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    The Quote Of The Week - "No New Physics" Now Conceivable
    By Tommaso Dorigo | May 17th 2013 06:16 AM | 21 comments | Print | E-mail | Track Comments
    About Tommaso

    I am an experimental particle physicist working with the CMS experiment at CERN. In my spare time I play chess, abuse the piano, and aim my dobson...

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    "New Physics can appear at any moment but it is now conceivable that no new physics will show up at the LHC"

    Guido Altarelli, LHC Nobel Symposium, May 15th 2013

    It is funny reading the above quote if you are one who "conceived" that the LHC could find no new physics 7 years ago, as demonstrated by where I put my money...

    Comments

    John Duffield
    I think you've been lucky to win that bet, Tommaso. Because I think there's new physics that's been missed. Because it isn't "beyond the standard model", it’s "within the standard model", and its pedigree is old physics that's already present in non-HEP fields. John Ellis peddles SUSY at every opportunity, like a Duracell bunny. Guido Altarelli comes out with things like "the minimal standard model Higgs is like a fairy tale", and calls for "a suitable new symmetry". Gian Guidice calls the Higgs sector the "toilet" of the standard model and writes papers like http://arxiv.org/abs/1212.6847 featuring gluinos and neutralinos. And they all walk straight past the low-hanging fruit. Even though Ellis refers to the Higgs field as a "relativistic aether" and Giudice describes GR as "the most elegant and captivating scientific theory ever proposed". You know how I was asking for a picture on your bb blog entry? And you didn’t have one? Well, when it comes to the big picture, these guys don’t have one either.
    dorigo
    Hi John,

    thanks for your fun comment. But I miss your underlying point: what is this new physics within the SM that we've missed ?

    Cheers,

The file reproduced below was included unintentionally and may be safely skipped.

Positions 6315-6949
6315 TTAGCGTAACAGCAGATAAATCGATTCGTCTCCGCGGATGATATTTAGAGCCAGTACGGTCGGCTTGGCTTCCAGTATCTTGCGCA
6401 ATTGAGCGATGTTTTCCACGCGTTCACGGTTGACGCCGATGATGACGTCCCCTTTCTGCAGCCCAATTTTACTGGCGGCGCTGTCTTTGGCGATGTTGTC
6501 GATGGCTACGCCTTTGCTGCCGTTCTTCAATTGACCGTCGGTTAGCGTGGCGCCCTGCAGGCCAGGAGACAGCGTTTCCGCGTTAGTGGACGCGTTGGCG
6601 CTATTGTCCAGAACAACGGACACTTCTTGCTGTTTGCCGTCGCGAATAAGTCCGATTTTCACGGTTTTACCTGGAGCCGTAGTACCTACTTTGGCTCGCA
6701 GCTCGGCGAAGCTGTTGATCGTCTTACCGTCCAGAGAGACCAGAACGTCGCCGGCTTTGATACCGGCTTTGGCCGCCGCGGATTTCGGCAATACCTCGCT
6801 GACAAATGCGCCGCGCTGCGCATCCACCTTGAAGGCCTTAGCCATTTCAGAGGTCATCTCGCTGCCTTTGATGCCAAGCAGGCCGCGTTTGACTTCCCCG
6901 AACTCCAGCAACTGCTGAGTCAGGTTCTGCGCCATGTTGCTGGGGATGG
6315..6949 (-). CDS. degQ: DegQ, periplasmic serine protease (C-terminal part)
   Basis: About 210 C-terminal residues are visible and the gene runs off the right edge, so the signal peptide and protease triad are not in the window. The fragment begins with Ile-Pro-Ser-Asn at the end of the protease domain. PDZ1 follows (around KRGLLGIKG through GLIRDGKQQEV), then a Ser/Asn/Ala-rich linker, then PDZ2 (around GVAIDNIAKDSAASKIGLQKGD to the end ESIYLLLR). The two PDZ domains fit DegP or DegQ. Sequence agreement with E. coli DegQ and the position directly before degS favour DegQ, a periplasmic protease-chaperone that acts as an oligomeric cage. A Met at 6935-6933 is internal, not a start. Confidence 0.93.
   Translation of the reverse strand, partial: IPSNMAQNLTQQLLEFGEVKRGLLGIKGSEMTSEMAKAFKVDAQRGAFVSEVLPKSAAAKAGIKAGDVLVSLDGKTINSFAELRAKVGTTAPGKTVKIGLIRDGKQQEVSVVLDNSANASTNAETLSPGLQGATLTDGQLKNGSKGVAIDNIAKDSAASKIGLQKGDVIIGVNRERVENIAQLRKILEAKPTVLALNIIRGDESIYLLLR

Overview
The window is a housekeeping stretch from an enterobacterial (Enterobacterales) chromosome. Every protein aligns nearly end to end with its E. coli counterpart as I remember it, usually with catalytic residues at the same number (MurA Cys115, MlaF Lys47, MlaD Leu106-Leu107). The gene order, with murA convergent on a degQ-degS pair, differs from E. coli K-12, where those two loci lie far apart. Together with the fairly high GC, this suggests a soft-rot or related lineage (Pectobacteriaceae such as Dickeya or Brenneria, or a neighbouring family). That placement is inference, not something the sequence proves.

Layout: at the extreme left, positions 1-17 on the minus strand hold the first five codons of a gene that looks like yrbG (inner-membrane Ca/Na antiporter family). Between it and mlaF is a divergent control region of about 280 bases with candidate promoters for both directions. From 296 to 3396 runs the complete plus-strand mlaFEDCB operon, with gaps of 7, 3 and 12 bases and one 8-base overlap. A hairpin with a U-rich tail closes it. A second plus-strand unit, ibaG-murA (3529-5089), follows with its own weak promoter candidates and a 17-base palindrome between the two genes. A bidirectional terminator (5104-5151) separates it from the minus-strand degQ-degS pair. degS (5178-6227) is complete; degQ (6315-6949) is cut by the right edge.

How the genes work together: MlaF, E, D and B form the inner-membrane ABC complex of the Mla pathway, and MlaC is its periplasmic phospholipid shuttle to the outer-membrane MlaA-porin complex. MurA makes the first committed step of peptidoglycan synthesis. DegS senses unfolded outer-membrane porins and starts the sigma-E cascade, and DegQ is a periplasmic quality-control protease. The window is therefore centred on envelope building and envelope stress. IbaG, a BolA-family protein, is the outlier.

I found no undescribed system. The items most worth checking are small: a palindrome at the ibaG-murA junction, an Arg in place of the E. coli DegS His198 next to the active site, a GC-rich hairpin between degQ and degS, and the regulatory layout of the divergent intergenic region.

T.
    John Duffield
    Curved space. Not curved spacetime, curved space. And it's old physics, not new physics. Have a look at page 32 of A Zeptospace Odyssey and you see that Giudice thinks gravity is to do with curved space. You can see Feynman saying much the same here: http://www.peaceone.net/basic/Feynman/V2%20Ch42.pdf . And Wheeler, Feynman's advisor, said "matter tells space how to curve, and space tells matter how to move". But gravity isn't curved space, it's inhomogeneous space. Look at Einstein's Leyden Address and google on "inhomogeneous vacuum". Light moving through it curves, so we say spacetime is curved. But space isn't curved, it's inhomogeneous. If space was curved, a thrown ball would follow the same arc regardless of how fast you threw it. Gravity isn't to do with curved space. Electromagnetism is. Read this: http://www.compumag.org/jsite/images/stories/newsletter/ICS-99-06-2-Hammond.pdf. Then ask yourself how gamma-gamma pair production works.    
    Nothing too new or surprising in the linked articles and I always like to read Feynman (in this case, chapter 42 of the 'Lectures')

    > But space isn't curved, it's inhomogeneous

    That "is" is bizarre. Inhomogeneous in what? Sounds like someone just makes a mathematical link between paths through spacetime and light propgation in media here, which is probably useful as long as you don't do QM.

    > Gravity isn't to do with curved space. Electromagnetism is.

    Just no.Sounds adventurous.

    Einstein already went through the effort of trying to rope EM into GR. Failure ensued.

    John Duffield
    It isn't bizarre, Yatima, just unfamiliar to you. Read Einstein's Leyden Address where he said recognition of the fact that “empty space” in its physical relation is neither homogeneous nor isotropic. Its properties are inhomogeneous, hence the coordinate speed of light varies in a non-inertial reference frame, hence light curves when it moves through a region of space where there's a gravitational field. Light doesn't move through spacetime, because it's an all-times-at-once mathematical model. It's the map, not the territory. Imagine you place parallel-mirror light-clocks in an equatorial slice around the Earth. When you plot all the readings you end up with the typical upturned-hat bowling-ball depiction of gravitational potential, wherein the curvature you can see relates to Riemann curvature. You are plotting "curved spacetime". But the light-clocks near the surface don't go slower because your plot is curved. They go slower because the properties of space at that location are different to the properties of space at a higher location. Einstein failed to rope EM into GR because he approached the problem from the wrong end. If you think curved-space electromagnetism is "just no", give the QM description of how gamma-gamma pair production works. Then brace yourself, because you're in for a nasty shock.